Some people say it takes a certain amount of intelligence in order to feel emotions. Well, let me tell you, I am a very smart cookie. I know that when my human says "sit", that means my rear end has to go down to the ground. When she says "stay", I'd better not come running after her. And when she says "come", I get to run to her and she calls me a good boy. Now, most of my doggy friends know the same words and do what they are supposed to do. My vocabulary however, is much bigger. I know exactly that when my human uses the word "walk", that means I get to go outside and explore. I even know what "dog park" means. I run straight for the car because we have to drive to the dog park and I know the way there too because I usually have my head out of the car window the entire way there. I also get very excited when my human tells me "lets go see the ladies". That means I get to go to the nursing home and I get lots of back rubs and dog snacks. When my human tells me to "get a toy", I will get one and bring it to her because she will throw it for me so I can fetch it again and that is a lot of fun. I also know that "NO, NO, NO! #@%&*$#$@&!!!!" means I am in a lot of trouble like the time when I dug a hole under the fence, fell in the neighbors pool that hasn't been used in five years, the neighbor had to use a net to fish me out and shove me through the hole again, and my human yelled "that is not my dog, I don't own a green and slimy dog!". And also the time when instead of running straight to the car, I ran up the hill by my house and didn't listen to my human calling me back and when I came back I was covered from nose to tail in stickers and mud and it took my human over an hour to take all the stickers out, give me a bath and dry my fur.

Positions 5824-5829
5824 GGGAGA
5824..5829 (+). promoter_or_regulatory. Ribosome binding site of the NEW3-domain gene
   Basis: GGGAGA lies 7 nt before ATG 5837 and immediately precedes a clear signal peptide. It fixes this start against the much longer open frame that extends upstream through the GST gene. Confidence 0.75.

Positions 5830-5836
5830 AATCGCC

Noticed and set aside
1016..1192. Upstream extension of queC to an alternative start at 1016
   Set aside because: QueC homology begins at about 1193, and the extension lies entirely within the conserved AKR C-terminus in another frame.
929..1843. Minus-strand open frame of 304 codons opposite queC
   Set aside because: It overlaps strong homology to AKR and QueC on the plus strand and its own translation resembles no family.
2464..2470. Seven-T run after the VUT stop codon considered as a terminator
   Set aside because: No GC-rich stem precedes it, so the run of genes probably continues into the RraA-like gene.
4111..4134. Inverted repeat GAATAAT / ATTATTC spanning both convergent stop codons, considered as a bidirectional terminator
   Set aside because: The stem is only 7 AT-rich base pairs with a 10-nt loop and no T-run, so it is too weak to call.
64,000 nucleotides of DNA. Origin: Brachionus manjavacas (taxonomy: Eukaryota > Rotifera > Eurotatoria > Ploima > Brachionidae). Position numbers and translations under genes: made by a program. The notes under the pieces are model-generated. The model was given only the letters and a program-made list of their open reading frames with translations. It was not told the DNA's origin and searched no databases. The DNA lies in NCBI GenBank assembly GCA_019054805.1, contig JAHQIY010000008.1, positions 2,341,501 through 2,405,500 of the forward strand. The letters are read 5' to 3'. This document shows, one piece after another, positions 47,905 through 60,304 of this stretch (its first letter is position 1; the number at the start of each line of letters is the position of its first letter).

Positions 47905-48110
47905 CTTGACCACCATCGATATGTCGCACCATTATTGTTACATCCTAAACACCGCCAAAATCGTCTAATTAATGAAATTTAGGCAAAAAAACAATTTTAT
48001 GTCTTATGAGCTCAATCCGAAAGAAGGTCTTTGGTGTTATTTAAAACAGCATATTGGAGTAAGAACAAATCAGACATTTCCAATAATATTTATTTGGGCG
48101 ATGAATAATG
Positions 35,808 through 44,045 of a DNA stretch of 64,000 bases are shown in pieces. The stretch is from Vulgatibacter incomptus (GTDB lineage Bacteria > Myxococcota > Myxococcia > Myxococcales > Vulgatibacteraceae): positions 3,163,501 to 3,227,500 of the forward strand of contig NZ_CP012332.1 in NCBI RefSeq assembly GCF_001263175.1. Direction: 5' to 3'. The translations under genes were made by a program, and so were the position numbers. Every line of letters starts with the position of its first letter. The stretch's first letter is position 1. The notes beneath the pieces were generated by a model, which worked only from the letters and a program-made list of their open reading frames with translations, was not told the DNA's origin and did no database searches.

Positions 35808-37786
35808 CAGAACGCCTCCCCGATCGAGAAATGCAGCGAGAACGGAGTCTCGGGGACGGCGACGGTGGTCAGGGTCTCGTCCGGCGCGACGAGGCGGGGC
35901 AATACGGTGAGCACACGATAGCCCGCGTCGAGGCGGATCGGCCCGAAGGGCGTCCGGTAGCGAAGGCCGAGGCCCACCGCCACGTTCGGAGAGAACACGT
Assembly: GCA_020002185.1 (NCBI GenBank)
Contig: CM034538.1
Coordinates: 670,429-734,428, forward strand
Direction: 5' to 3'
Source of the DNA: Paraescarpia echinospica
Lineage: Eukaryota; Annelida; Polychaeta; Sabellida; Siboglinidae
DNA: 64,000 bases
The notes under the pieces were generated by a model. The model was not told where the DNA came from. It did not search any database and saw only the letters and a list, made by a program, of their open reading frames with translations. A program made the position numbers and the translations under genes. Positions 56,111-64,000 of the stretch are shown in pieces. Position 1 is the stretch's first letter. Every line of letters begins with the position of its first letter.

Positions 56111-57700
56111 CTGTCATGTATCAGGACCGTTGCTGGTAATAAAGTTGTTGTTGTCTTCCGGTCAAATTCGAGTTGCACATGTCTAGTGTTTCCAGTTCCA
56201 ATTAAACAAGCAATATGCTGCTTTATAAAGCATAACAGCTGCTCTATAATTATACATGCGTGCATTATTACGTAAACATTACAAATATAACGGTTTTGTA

So, I know what all these words mean and I can often tell by the tone of voice if I am in trouble or if I make my human happy. I have also learned to mimic my human. She presses her mouth on my forehead a lot when I come to her. So I do the same to her, I press my mouth against her arm or leg and she gets very happy. I have watched her put her foot on my toy and it makes a noise, so I do that now too. I can make my toy make noises with my paw. When my human is happy, her mouth is slightly open and I can see her teeth. I do the same when I look at her and she gets happy every time.
Well, my friends, I can tell you that I do get sad when I am alone all day and I get excited when I get to go for a walk or to the dog park. I feel jealous when my human cuddles with the kitty and not with me. I felt guilty when I thought I broke my toy and I am happy that it makes a noise again. I found this video that shows you how much us animals can feel and I hope you enjoy it. Oh well, I am having trouble attaching the video. You just have to go to the next blog and watch it. Sorry about that.
Till next time, yours truly,